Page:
GOP pushes teacher tenure, license changes at hearing

Rep. Jenifer Loon presents her bill on teacher seniority and licensing to the House Education Innovation Policy Committee. Tim Pugmire / MPR News

Legislation that changes teacher tenure protections and teacher licensing received its first committee hearing today in the Minnesota House.

The top education proposal from House Republicans would require public school districts to negotiate local policies for layoffs and other staffing decisions that emphasize a teacher’s performance over seniority. It would end the practice known as “last in, first out.”

Rep. Jenifer Loon, R-Eden Prairie, told members of the House Education Innovation Policy Committee that her bill would help ensure quality teaching for all students.

“Demonstrated success for children academically and developing their skills is closely correlated with quality teaching,” Loon said. “Making sure that every one of our children has the best available teachers in the classroom is a goal that I know that we all share.”

The statewide teachers union, Education Minnesota, opposes the bill. One of the union’s attorneys, Jess Anna Glover, said school leaders already have plenty of tools to remove ineffective teachers. She also warned that the proposed changes could lead to costly legal challenges.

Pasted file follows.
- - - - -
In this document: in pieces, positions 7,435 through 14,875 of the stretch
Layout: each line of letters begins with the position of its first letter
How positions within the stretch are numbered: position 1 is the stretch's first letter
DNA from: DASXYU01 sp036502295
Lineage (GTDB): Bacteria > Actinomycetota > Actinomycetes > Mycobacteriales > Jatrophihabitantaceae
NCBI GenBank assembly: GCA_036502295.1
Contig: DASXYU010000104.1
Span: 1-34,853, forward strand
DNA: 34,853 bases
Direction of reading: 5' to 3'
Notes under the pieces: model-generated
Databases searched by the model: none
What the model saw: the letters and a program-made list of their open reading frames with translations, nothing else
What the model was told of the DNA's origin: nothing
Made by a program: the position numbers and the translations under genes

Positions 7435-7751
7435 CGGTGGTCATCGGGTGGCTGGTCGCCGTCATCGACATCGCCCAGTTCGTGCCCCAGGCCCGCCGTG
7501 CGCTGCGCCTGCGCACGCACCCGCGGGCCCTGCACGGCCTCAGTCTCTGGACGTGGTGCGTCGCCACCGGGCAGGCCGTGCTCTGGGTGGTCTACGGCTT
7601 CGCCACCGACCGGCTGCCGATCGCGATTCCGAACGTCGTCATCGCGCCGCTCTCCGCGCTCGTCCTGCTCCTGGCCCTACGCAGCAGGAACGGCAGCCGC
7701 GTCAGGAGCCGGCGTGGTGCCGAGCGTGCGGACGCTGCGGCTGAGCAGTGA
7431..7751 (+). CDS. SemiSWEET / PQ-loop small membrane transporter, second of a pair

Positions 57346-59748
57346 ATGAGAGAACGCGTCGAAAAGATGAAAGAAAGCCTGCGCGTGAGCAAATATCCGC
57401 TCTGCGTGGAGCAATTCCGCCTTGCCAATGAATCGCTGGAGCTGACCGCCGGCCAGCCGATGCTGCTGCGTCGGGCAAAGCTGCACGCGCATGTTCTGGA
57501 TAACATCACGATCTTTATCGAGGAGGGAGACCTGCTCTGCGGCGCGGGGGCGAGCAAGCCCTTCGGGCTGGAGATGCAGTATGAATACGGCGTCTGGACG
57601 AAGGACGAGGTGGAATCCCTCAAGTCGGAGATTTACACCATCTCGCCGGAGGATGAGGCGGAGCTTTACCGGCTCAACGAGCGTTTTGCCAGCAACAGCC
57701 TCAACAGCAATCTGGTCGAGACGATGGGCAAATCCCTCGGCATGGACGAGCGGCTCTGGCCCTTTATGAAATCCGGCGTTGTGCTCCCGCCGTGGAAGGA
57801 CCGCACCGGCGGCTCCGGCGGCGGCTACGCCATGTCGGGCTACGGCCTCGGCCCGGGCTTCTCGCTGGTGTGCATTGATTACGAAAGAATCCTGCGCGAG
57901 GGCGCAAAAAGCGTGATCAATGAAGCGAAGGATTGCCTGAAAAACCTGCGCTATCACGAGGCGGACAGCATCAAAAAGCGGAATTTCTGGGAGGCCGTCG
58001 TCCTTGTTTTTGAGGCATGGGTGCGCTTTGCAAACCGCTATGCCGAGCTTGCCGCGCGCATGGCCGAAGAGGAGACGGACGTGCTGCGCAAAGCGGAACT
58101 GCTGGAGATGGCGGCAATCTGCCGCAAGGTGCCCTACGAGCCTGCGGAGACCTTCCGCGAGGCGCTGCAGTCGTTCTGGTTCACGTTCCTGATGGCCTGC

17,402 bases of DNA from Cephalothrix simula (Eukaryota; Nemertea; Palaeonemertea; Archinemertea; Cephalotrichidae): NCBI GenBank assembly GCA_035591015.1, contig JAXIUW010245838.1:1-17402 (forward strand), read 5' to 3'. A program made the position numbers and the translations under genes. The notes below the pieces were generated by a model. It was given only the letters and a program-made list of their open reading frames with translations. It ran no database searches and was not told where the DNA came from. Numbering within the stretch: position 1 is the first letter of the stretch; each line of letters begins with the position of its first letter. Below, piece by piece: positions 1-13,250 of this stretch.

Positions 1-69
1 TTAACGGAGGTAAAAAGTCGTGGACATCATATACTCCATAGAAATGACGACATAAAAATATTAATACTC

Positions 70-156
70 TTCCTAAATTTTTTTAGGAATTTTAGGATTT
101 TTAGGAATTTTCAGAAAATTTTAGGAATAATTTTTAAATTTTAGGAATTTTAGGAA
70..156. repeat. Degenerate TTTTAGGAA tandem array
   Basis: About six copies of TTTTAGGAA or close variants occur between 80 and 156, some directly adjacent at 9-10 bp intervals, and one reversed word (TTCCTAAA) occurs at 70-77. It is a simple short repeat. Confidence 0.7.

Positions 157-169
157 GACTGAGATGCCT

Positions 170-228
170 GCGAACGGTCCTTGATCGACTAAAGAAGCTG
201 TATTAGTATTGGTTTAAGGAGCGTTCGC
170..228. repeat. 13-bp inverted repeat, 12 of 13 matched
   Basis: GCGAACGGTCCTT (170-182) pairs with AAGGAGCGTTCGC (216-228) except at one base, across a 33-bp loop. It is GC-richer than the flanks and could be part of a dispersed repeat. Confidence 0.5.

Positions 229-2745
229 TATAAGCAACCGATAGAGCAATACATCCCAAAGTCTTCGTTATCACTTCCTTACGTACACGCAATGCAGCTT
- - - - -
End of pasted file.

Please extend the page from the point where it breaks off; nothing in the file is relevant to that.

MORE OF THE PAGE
“Money spent on attorneys is money not spent on students,” Glover said. “Layoffs based on license and seniority provide a predictable, reliable and credible layoff system for districts.”

Representatives of other education groups spoke in support of the bill.

Tim Alexander, an assistant superintendent in Minnetonka, said removing ineffective teachers is currently a complicated, lengthy and expensive process. He said the proposed seniority changes are an important.

“It provides us, obviously, the flexibility to be able to as much as possible to keep the most effective teachers in the classrooms,” Alexander said.

In addition, the bill would make it easier for teachers licensed in other states to work in Minnesota. School districts would also be able to hire non-licensed community experts when licensed teachers are not available.

The committee hearing is set to resume Thursday.